Radicalized Loyalties: Becoming Muslim in the West, by Fabien Truong

A study stresses how foolish it is to pin all the blame for radicalisation on religion, writes Liz Bucar

May 21, 2018
Muslims in Paris
Source: Alamy

Fabien Truong must be a very likeable guy. How else could he have won the trust of so many young Muslim men living in Paris’ housing projects, individuals who are justifiably suspicious of outsiders? His book, Radicalized Loyalties, is an excellent ethnography of Muslim masculinity, showing us the tensions created by the expectations that “real men” have hard bodies, hard demeanours and violent confrontations with the police.

But however likeable Truong may be in person, he is asking his reader to consider a difficult question: what makes a home-grown terrorist? His answer is not particularly reassuring: Western society does, in the way that certain communities are marginalised, particularly through ill-conceived public housing projects, inequitable wealth distribution and lack of employment opportunities.

To make his argument, Truong shares the engaging personalities and life paths of five men he interviewed, and one he never met – Amédy Coulibaly. Amédy killed four Jewish men at the Hyper Cacher in the Porte de Vincennes, in Paris, before being killed by police on 9 January 2015. He is also the main character of Truong’s social ethnography, not the terrorist he became, but rather the younger Amédy whom we come to know through his friends and community members as “a good guy”. His terrorism was not the result of some global network or mental instability. There is an “ordinariness in his trajectory, despite the atrocious nature of the acts committed”. And this ordinariness is quite chilling.

One of the most strikingly juxtapositions of the book is between the personal life of Amédy and that of his childhood friend Adama. Both grew up in the Parisian suburb of Grigny, Truong shows us, where they saw enough violence as children that “killing and dying prematurely were now thinkable prospects”. They were both “bad students” and involved in criminal activities that landed them in prison in their late teens. But while prison was a turning point away from delinquency for Adama, it was where Amédy was radicalised, learned new criminal skills and found jihadist mentors.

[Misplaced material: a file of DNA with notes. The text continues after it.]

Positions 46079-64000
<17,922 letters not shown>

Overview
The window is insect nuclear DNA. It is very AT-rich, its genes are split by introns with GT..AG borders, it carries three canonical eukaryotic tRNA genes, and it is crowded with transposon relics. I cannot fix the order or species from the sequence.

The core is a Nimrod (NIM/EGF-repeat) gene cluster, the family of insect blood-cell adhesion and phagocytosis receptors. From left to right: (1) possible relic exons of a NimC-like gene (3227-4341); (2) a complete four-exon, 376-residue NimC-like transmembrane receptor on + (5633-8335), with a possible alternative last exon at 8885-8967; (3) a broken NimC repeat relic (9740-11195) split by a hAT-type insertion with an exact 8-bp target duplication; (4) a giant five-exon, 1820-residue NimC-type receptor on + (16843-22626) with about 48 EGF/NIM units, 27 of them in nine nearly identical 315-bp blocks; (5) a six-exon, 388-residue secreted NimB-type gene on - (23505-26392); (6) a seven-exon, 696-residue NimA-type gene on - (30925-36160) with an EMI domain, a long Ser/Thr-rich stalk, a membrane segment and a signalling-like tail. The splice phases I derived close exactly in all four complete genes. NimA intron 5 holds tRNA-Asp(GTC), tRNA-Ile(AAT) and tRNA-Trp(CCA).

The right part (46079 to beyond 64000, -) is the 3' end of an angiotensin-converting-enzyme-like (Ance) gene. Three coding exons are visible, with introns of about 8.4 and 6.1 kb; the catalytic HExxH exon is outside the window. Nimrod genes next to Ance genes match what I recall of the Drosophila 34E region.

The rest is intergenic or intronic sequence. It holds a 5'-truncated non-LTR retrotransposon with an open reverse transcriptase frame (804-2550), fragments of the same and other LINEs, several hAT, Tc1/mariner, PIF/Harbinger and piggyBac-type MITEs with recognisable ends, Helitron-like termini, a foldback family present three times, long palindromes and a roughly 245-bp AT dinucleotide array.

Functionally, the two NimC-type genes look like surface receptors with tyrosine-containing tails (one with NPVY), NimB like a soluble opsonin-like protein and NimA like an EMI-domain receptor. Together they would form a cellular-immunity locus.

The reader will note that Islam is not the originator or driver of this sociological narrative, although it does play a supporting role, as Truong puts it, “as a practical and symbolic route to finding one’s place in the world”. Instead, the culprit is something that he describes as “the second zone”, a state of social contradictions marked by the radical hopelessness that is endemic in the Parisian suburbs. The second zone is the result of fractures at the very heart of French society: republican education’s failure to immigrants, widespread unemployment and poverty, normalisation of incarceration and escalation of violent confrontations between young men and the police.

Trapped in this reality, young Muslim men have two options: find a “meaningful path” or remain stuck in the “circular dead end” of increasing violence, crime and hopelessness. It is under these conditions, according to Truong, that “Islam became a floating political imaginary” that can give meaning to life or, for a jihadist, meaning to death.

Truong does an admirable job describing the social dynamics of a volatile situation, with one exception. Amédy was many things, but he was also black, and the lack of racial analysis in this book is a glaring omission, at least for American readers such as myself. The US has its own version of home-grown terrorism: mass shootings committed by white males who have been radicalised through white supremacy. The role of racism in motivating extreme forms of violence is further evidence for what I take to be one of Truong’s most important claims: we are foolish to blame religion for radicalisation. Indeed, we are foolish to blame “them” – whether Muslims, immigrants or refugees. Radicalisation is a symptom of our failing society, and thus the problem is much bigger, more systematic and harder to solve.

Liz Bucar is the author of Pious Fashion: How Muslim Women Dress (2017) and is currently writing a book on cultural appropriation. She is associate professor of religion at Northeastern University in Boston.


Radicalized Loyalties: Becoming Muslim in the West
By Fabien Truong
Polity
220pp, £55.00 and 16.99
ISBN 9781509519347 and 9781509519354
Published 27 April 2018

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